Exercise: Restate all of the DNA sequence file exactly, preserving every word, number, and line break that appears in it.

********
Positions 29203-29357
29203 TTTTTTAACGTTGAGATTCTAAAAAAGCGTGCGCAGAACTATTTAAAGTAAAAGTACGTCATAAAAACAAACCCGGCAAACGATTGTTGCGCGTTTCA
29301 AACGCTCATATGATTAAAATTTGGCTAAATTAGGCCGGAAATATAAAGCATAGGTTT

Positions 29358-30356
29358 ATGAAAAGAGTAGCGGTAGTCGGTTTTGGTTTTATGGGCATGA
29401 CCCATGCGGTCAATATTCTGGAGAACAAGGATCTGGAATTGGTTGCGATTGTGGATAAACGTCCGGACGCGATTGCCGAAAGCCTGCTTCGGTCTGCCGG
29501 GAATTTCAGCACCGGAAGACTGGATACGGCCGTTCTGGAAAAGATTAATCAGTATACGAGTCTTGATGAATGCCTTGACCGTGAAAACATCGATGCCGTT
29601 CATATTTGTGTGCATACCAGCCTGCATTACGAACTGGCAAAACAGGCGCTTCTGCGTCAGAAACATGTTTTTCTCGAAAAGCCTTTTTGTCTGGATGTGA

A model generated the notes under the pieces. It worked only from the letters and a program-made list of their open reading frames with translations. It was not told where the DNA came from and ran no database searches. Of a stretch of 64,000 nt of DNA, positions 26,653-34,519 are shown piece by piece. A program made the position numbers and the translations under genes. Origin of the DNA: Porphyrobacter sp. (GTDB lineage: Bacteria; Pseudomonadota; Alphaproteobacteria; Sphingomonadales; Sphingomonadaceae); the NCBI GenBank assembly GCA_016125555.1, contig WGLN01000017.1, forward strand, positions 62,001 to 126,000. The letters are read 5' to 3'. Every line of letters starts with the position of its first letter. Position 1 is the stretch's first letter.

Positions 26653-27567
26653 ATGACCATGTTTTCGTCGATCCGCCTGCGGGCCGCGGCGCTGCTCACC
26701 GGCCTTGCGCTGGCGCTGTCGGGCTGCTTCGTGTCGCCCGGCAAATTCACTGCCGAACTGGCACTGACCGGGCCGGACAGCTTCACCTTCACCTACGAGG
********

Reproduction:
Positions 29203-29357
29203 TTTTTTAACGTTGAGATTCTAAAAAAGCGTGCGCAGAACTATTTAAAGTAAAAGTACGTCATAAAAACAAACCCGGCAAACGATTGTTGCGCGTTTCA
29301 AACGCTCATATGATTAAAATTTGGCTAAATTAGGCCGGAAATATAAAGCATAGGTTT

Positions 29358-30356
29358 ATGAAAAGAGTAGCGGTAGTCGGTTTTGGTTTTATGGGCATGA
29401 CCCATGCGGTCAATATTCTGGAGAACAAGGATCTGGAATTGGTTGCGATTGTGGATAAACGTCCGGACGCGATTGCCGAAAGCCTGCTTCGGTCTGCCGG
29501 GAATTTCAGCACCGGAAGACTGGATACGGCCGTTCTGGAAAAGATTAATCAGTATACGAGTCTTGATGAATGCCTTGACCGTGAAAACATCGATGCCGTT
29601 CATATTTGTGTGCATACCAGCCTGCATTACGAACTGGCAAAACAGGCGCTTCTGCGTCAGAAACATGTTTTTCTCGAAAAGCCTTTTTGTCTGGATGTGA

A model generated the notes under the pieces. It worked only from the letters and a program-made list of their open reading frames with translations. It was not told where the DNA came from and ran no database searches. Of a stretch of 64,000 nt of DNA, positions 26,653-34,519 are shown piece by piece. A program made the position numbers and the translations under genes. Origin of the DNA: Porphyrobacter sp. (GTDB lineage: Bacteria; Pseudomonadota; Alphaproteobacteria; Sphingomonadales; Sphingomonadaceae); the NCBI GenBank assembly GCA_016125555.1, contig WGLN01000017.1, forward strand, positions 62,001 to 126,000. The letters are read 5' to 3'. Every line of letters starts with the position of its first letter. Position 1 is the stretch's first letter.

Positions 26653-27567
26653 ATGACCATGTTTTCGTCGATCCGCCTGCGGGCCGCGGCGCTGCTCACC
26701 GGCCTTGCGCTGGCGCTGTCGGGCTGCTTCGTGTCGCCCGGCAAATTCACTGCCGAACTGGCACTGACCGGGCCGGACAGCTTCACCTTCACCTACGAGG